Rinehart says cockpit systems should be air gapped, meaning that the system is physically isolated from all unsecured computer networks, including the in-flight entertainment system onboard. This disconnects the cockpit from outside systems to prevent hackers from accessing it.

“It doesn’t seem to me either logical or rational to combine in-flight Wi-Fi with the avionics systems,” Rinehart said.

Why anyone would combine these systems and take the extra risk isn’t clear.

“My guess would be they want to combine the signal and maybe just either save money or save the amount of power because all those antennas require power,” he said.

“If there’s multiple antennas [putting off] separate signals, it may require more power for that… which to me represents a considerable threat.”

In its report, the GAO found that firewalls are currently protecting avionics systems on planes from hacks, but, like any software, firewalls don’t always prevent attacks on networked systems.

Rinehart says the systems should remain completely separate to avoid problems, including downed airliners.

What do the airlines say about this, especially United, since they’re the ones that pulled Roberts off the plane?

Although the argument can be made that it is difficult to hack into a plane’s avionics system and launch such an attack, experts say the threat of malicious activities grows along with increased connectivity.

For example, Macworld recently reported that American Airlines’ fleet of Boeing 737 aircrafts experienced a glitch in an iPad app used by pilots in their cockpits. This caused all of the fleet’s iPads to go dead at once and leaving passengers delayed for hours at airports across the country.

According to Rinehart, if it were decided that all systems needed to be air gapped, planes can be retrofitted with these systems, but it is easier to design with air gapping in mind in the beginning while factoring in the cost.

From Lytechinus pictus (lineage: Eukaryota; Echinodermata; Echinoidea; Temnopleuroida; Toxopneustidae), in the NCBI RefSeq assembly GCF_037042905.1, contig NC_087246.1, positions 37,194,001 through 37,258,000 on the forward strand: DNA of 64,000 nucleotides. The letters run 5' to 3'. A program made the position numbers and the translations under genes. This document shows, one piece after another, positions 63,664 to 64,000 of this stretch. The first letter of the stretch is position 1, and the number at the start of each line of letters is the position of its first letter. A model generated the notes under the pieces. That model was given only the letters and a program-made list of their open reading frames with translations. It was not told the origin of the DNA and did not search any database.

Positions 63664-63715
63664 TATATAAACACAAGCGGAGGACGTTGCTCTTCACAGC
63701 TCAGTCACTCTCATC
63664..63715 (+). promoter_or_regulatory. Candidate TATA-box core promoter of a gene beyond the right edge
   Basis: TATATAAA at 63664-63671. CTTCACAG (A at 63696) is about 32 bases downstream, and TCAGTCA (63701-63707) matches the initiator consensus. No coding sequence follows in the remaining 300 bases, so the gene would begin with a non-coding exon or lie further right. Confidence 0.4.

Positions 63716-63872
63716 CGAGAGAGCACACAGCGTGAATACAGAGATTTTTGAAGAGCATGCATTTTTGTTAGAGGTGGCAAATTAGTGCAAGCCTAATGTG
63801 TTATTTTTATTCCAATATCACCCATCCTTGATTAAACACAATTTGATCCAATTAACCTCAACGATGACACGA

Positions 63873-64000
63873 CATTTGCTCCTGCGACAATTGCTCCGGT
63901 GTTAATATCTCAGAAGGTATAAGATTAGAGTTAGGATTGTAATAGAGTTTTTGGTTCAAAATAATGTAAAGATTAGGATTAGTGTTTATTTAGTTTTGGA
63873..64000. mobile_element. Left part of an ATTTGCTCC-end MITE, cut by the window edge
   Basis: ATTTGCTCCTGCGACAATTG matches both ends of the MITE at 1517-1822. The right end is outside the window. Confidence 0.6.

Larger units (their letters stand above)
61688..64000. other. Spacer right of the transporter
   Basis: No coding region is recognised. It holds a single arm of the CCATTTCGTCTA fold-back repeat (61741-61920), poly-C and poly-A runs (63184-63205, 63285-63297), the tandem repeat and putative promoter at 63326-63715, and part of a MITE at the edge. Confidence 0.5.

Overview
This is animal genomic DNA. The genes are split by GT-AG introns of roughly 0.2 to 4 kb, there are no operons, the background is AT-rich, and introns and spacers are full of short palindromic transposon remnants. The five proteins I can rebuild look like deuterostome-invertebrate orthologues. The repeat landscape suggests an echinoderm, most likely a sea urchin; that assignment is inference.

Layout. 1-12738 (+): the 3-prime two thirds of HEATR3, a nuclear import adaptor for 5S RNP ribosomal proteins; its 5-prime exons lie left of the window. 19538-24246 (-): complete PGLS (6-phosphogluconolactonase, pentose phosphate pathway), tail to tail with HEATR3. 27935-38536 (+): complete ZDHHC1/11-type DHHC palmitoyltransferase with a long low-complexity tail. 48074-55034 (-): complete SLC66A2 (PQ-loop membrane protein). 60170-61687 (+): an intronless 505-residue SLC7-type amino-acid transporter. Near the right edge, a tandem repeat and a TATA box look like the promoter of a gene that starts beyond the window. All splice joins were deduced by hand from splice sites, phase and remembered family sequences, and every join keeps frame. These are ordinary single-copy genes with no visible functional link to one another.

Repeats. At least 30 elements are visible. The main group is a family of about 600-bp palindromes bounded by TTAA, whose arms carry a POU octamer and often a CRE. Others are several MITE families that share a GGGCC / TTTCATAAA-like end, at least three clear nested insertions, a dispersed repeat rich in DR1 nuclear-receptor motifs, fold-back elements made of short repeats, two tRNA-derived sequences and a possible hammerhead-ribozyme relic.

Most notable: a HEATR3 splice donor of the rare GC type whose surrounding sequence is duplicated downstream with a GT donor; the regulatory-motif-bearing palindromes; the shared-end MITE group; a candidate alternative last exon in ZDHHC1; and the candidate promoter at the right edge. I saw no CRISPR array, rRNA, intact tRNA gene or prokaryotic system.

“We’ve already had enough [problems] in the past two years,” he said. “Our regulatory authorities don’t need to contribute to that.”

FAA considers support of commercial drone use, with exemptions

The Persistent Aerial Reconnaissance and Communications vehicle system.  (Courtesy of CyPhy Works)

The Persistent Aerial Reconnaissance and Communications vehicle system. (Courtesy of CyPhy Works)


WASHINGTON—Drones aren’t on their way – they’re already here. But they’re not technically legal, at least not where commercial and hobbyist use are concerned. So what exactly are people hoping to do with them, and how is the government planning to regulate it?

This past February, the Federal Aviation Administration released a set of proposed rules to govern the commercial use of small unmanned aircraft systems under 55 pounds, and then opened a 60-day commentary period. That has expired, but the FAA never set a date for a final version, and experts say the waiting game could last two years, possibly longer.

Meanwhile, unmanned aircraft system technology is advancing at a rapid pace, a fact not lost on Robert Pappas, whose team coordinates Unmanned Vehicle policy for the FAA. He said his office is trying to work with various government agencies and the private sector to ensure drones are used safely, both now and once a final set of rules are released.

The agency’s current priorities, Pappas said, are improving safety requirements and streamlining certifications and exemptions. Not at the top of the list: preventing the tiny unmanned vehicles from being used for illicit surveillance purposes – or even as part of a terrorist attack.

And that’s surprising, considering recent incidents. In the early hours of January 26, an employee of the National Geospatial-Intelligence Agency crashed an illegal drone onto the White House lawn, completely undetected by radar. What that drone could have done – or carried with it – is something best left to the imagination.

“We’ve seen a rise in UAS operations in the national air space over the last few years,” Pappas said, referencing an existing exemption process which helps the private sector “pursue some potential relief” from the current ban. Pappas grants exemptions to the existing “no commercial use rule” on a case-by-case basis, governed by Section 333 of the FAA Modernization and Reform Act of 2012.

Speaking at a discussion on civil drone policy sponsored by the Center for Strategic & International Studies in late April, Pappas said that Section 333 demand remains consistently and “remarkably high.”

Pappas said his division has issued close to 250 exemptions in the last seven months alone, and is “now issuing dozens on a weekly basis,” many of them to commercial entities so that they can use UASs for aerial photography, survey and film production.